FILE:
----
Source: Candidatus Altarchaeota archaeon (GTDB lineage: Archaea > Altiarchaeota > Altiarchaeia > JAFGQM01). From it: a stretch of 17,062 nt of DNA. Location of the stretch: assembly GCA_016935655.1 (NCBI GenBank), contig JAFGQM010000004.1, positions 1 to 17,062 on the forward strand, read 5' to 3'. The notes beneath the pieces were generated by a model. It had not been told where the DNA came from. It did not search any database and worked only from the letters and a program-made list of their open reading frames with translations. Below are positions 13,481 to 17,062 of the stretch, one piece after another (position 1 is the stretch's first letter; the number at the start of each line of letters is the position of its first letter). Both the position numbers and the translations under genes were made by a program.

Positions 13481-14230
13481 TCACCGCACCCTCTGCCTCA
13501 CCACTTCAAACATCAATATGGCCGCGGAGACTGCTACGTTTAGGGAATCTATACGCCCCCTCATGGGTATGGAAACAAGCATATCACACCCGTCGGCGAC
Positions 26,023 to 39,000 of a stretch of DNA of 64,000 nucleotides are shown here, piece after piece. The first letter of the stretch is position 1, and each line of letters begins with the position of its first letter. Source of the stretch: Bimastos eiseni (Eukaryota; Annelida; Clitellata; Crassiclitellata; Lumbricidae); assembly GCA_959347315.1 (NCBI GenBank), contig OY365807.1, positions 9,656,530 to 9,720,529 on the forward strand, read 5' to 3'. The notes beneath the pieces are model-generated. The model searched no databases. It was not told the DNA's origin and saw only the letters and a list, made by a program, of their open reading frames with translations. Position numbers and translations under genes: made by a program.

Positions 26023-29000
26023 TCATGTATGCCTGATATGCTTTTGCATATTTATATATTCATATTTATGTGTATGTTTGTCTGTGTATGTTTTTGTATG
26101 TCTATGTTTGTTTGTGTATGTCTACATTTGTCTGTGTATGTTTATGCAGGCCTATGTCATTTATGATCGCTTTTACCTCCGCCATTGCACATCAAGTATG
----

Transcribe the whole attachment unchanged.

Source: Candidatus Altarchaeota archaeon (GTDB lineage: Archaea > Altiarchaeota > Altiarchaeia > JAFGQM01). From it: a stretch of 17,062 nt of DNA. Location of the stretch: assembly GCA_016935655.1 (NCBI GenBank), contig JAFGQM010000004.1, positions 1 to 17,062 on the forward strand, read 5' to 3'. The notes beneath the pieces were generated by a model. It had not been told where the DNA came from. It did not search any database and worked only from the letters and a program-made list of their open reading frames with translations. Below are positions 13,481 to 17,062 of the stretch, one piece after another (position 1 is the stretch's first letter; the number at the start of each line of letters is the position of its first letter). Both the position numbers and the translations under genes were made by a program.

Positions 13481-14230
13481 TCACCGCACCCTCTGCCTCA
13501 CCACTTCAAACATCAATATGGCCGCGGAGACTGCTACGTTTAGGGAATCTATACGCCCCCTCATGGGTATGGAAACAAGCATATCACACCCGTCGGCGAC
Positions 26,023 to 39,000 of a stretch of DNA of 64,000 nucleotides are shown here, piece after piece. The first letter of the stretch is position 1, and each line of letters begins with the position of its first letter. Source of the stretch: Bimastos eiseni (Eukaryota; Annelida; Clitellata; Crassiclitellata; Lumbricidae); assembly GCA_959347315.1 (NCBI GenBank), contig OY365807.1, positions 9,656,530 to 9,720,529 on the forward strand, read 5' to 3'. The notes beneath the pieces are model-generated. The model searched no databases. It was not told the DNA's origin and saw only the letters and a list, made by a program, of their open reading frames with translations. Position numbers and translations under genes: made by a program.

Positions 26023-29000
26023 TCATGTATGCCTGATATGCTTTTGCATATTTATATATTCATATTTATGTGTATGTTTGTCTGTGTATGTTTTTGTATG
26101 TCTATGTTTGTTTGTGTATGTCTACATTTGTCTGTGTATGTTTATGCAGGCCTATGTCATTTATGATCGCTTTTACCTCCGCCATTGCACATCAAGTATG